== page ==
J. Sonlajtner: The brands and materials were selected on the basis of quality and our long-term experience with them. They have passed through our hands and their quality has been tested on several projects prepared by us. We do not take risks with unknown suppliers. We do not want our clients to reduce their demands and compromise. For instance, for floors we gave preference to the one that is made of three layers of genuine wood. Because we know that this type is the most natural for people and also has a nice design.
On the basis of what do you make your decisions regarding design? What role does the location, client preferences or trends play here?
J. Sonlajtner: Bratislava has its specifics, both in terms of urbanism, design, and the client. Personal taste is also important here, which is based on the architect’s experience, studies, and trend monitoring. Each of us has their own input into the project in the form of their taste, which is confronted within the team. Lately, we have felt that our personal taste is well compatible with the taste of people. “Our company has grown aesthetically.” There were times when we had to choose those surface standards which the client wanted. But the public taste has been fine-tuned, cultivated, thanks to the fact that people read a lot, follow the media, where design is talked about a lot. Consequently, we, project designers, have an easy time to choose.
Do you prefer natural materials? Did you also think of the project’s environmental aspect and sustainability?
J. Sonlajtner: We generally prefer natural materials not only on surfaces but also in constructions. Natural materials such as concrete, glass, wood, stones, and metals are a fashionable trend today. Neither do we like plastic materials on the façade, we prefer natural materials.
S. Dejanovski: The most important environmental aspect of the project is that before starting the construction we had to clean the subsoil of the entire plot, the soil, and the water. So due to the project, the downtown is definitely healthier. Furthermore, the recuperation that will be here is environmentally-friendly. Likewise, the ceiling cooling and heating are less harmful to the environment and more energy efficient.
J. Sonlajtner: When we talk about the environmental benefits, in case of Metropolis the great benefit is that we are building upward in the city centre and are not expanding into the country. People do not have to commute to Bratislava by car, they will not stand in traffic for hours. They will be able to live and work in the centre, because Bratislava has made room for capacity housing here. This is environmentalism itself. We go for the highest quality certificated materials compliant with strict standards. Quality goes hand in hand with environmentalism.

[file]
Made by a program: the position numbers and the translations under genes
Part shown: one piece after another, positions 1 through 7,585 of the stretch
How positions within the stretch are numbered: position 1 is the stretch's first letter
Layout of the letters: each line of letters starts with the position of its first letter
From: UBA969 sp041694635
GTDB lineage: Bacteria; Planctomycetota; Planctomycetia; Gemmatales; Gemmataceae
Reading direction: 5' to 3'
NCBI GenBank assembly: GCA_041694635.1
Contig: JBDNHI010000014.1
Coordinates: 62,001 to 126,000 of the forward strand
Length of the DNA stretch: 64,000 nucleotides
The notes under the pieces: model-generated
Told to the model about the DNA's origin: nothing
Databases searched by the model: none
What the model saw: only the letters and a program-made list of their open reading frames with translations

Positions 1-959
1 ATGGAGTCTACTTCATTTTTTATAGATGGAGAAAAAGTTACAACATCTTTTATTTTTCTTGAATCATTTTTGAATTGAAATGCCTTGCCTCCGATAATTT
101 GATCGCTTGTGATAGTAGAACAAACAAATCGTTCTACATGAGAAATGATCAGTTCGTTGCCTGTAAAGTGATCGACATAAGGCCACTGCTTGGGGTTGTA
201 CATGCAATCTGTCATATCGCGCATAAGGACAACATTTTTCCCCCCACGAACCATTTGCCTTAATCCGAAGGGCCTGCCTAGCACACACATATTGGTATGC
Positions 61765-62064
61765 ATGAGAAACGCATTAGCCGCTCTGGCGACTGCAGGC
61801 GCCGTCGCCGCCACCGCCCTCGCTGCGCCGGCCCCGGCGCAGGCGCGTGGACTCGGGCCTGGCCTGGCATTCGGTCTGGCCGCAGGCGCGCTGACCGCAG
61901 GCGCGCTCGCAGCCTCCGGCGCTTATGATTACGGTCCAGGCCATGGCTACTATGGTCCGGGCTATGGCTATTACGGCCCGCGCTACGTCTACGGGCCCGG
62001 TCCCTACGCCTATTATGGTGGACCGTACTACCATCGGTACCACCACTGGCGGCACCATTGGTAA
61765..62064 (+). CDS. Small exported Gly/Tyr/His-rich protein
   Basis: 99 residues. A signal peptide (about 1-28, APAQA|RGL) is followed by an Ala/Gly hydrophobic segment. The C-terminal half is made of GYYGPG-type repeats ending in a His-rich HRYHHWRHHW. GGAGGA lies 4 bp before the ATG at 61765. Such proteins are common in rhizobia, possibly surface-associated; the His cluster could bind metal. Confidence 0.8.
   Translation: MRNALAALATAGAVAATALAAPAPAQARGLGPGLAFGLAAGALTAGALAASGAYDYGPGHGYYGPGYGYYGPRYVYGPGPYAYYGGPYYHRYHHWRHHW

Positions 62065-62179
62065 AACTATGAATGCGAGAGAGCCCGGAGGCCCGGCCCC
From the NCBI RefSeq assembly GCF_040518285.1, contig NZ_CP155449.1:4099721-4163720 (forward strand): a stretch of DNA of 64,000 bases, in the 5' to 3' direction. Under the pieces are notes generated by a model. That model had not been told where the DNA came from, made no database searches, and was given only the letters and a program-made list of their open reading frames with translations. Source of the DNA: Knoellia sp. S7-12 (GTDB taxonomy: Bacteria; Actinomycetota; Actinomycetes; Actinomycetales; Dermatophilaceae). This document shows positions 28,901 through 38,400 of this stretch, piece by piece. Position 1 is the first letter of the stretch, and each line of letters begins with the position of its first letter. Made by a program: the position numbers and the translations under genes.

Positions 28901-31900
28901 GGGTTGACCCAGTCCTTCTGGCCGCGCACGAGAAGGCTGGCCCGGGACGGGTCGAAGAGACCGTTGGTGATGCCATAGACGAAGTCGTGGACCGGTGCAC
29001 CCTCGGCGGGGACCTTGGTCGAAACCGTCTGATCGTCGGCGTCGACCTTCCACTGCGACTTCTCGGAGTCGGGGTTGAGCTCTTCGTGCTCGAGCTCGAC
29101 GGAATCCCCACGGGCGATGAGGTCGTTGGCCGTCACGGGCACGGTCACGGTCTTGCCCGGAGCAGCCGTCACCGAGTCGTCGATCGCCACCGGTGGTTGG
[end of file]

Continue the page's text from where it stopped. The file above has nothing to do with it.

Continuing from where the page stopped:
Is Metropolis approaching the level of residential buildings in neighbouring countries in terms of quality and architecture?
J. Sonlajtner: Similar projects are being built in Poland, Austria, and Germany. In Slovakia, the standard is quite good. I’d dare say that Czech and Slovak projects have a better standard than projects in England or France. The building system in the Czech Republic and Slovakia is one of the best in Europe.
According to Zuzana Nosáľová, project manager from Herrys, the Metropolis project offers a wide range of quality materials in the category of standard and above standard. The offer is created at a high level, so buyers of even the most expensive apartments could choose and comfortably combine the equipment of their new apartment according to their own ideas.
“Interior designers who came with their clients to choose the standard and who also have gained experience from other Bratislava premium residential projects confirmed that the standard of the Metropolis project is excellent,” said Nosáľová from Herrys, adding: “As the project’s sales representative, we were able, thanks to the given quality standard in combination with an internal highly efficient selection process, to close 100% of apartments cards for the developer out of the total number that could have been concluded to a letter on intent in just 6 weeks.”